This simple process of adjusting to negative feedback usually doesn’t operate so simply when the feedback comes for other people. Part of the reason that behavioral economics has generated considerable interest in recent years, is that it focuses in particular on the interactions among people (whether in the marketplace or in our families). When dealing with other people, we are particularly resistant to negative feedback. Ariely (2012) shows us how we do a little bit of cheating during our life – and even a little bit of cheating about ourselves. We might even pay to not receive negative feedback about ourselves from other people. All of this is done in order to avoid disconfirmation about our positive self.
One final point. This resistance to negative feedback in order to preserve our positive self-image, might be even more challenging, given the multiple images of self that are common in our contemporary world. As Kenneth Gergen (1991) has suggested, we are “saturated” with the many ways we are expected to envision our self. We are expected to be good parents, responsible citizens, diligent workers, one of the beautiful ones (with the shape of a model or movie star) or a health-conscious non-smoker (or handsome cowboy smoker riding on horseback).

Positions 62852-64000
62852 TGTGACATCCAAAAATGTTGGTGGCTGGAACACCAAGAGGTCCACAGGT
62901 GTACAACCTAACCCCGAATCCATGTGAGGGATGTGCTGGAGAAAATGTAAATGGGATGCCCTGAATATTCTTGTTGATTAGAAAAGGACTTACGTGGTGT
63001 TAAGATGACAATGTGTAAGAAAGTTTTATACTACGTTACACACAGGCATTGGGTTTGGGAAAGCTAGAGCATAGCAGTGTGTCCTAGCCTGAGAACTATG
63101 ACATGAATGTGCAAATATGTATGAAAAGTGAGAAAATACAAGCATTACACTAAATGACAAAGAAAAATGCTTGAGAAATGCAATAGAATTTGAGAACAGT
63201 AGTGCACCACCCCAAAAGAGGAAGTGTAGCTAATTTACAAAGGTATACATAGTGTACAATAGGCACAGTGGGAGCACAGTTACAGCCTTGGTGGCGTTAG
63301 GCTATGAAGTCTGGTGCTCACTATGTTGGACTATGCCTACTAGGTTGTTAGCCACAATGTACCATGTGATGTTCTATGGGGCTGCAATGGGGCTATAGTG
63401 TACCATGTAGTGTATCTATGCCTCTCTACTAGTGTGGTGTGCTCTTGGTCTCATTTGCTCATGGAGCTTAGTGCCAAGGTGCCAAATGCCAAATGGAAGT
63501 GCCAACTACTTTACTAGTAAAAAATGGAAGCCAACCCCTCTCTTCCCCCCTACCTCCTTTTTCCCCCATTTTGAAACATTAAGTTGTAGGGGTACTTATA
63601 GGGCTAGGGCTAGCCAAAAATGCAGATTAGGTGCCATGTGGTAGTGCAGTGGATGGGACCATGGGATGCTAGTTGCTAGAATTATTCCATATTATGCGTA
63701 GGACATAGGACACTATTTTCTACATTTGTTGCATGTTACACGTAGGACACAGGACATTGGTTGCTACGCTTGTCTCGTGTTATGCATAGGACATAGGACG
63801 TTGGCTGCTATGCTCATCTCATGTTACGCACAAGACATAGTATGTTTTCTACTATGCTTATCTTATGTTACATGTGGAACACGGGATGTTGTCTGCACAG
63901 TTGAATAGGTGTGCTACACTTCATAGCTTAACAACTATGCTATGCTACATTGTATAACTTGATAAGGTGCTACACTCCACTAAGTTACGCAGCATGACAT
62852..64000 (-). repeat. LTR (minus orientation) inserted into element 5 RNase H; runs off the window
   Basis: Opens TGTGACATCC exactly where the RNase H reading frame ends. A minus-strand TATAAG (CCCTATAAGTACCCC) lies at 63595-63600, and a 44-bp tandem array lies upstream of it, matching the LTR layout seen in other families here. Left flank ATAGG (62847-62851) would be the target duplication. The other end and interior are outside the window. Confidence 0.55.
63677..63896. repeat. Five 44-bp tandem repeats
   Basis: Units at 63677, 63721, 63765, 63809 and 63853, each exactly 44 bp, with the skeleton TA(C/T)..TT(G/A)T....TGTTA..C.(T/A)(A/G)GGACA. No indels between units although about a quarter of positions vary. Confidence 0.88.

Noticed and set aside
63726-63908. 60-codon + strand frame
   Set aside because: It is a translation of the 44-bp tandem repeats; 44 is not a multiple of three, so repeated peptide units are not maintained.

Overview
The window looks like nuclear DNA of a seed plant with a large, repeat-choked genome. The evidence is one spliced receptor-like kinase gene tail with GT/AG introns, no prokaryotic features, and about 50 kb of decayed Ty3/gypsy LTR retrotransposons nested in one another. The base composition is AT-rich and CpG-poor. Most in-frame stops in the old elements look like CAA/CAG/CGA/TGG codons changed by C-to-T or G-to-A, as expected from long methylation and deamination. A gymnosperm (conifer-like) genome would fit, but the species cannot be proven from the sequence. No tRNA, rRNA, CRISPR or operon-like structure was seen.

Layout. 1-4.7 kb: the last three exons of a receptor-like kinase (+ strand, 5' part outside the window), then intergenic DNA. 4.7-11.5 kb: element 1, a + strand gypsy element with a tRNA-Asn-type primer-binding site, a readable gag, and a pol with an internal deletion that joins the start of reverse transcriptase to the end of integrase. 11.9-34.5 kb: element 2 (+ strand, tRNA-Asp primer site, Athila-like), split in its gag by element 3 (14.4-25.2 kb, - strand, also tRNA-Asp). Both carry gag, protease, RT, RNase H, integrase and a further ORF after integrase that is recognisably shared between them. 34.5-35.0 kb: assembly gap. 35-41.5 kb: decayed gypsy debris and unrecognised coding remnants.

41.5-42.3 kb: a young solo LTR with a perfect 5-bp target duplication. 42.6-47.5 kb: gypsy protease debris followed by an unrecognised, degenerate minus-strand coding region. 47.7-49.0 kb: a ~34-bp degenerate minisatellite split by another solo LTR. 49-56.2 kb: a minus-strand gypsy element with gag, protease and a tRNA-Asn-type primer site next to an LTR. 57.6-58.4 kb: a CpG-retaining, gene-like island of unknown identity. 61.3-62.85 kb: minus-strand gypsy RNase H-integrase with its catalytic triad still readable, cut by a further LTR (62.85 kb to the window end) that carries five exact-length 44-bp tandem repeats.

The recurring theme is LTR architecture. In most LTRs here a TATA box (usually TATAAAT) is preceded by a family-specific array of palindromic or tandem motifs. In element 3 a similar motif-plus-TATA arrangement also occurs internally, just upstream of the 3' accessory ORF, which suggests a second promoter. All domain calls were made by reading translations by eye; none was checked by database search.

It is hard in a postmodern world to hold on to a coherent image—and there are many ways in which we can receive negative feedback about ourselves. We can be told that we are a bad parent, irresponsible citizen (because we didn’t vote), or irresponsible worker (because we played “hooky” from work one day in May). We are told (subtly) that we still weigh too much or still have some bad habits. There are many ways to find out how we are not up to par – and so many ways in which to be resistant!
But I Am Curious . . .
With all of these good reasons to be resistant about negative feedback, we still, in some ways, want to know about what other people don’t like about us. I am now working on a set of essays (published in this digital library and eventually a book that provide a new version of the widely cited Johari Window. I am suggesting in these essays (Bergquist, 2019) that we aren’t really “blind” about how other people see us as Joe Luft originally proposed in presenting the Window (Luft, ). Rather this “blind” quadrant is actually “opaque”. We know at some level what other people think of us; therefore, we try to resist it. Much as Freud (1936) conceived of anxiety as a signaling device that alerts us to impending threat when we are touching on something that deep down has major negative implications for us, so we are aware at some level of the negative information that awaits us. We are signaling the threat of this negative feedback by becoming anxious and avoidant of the feedback.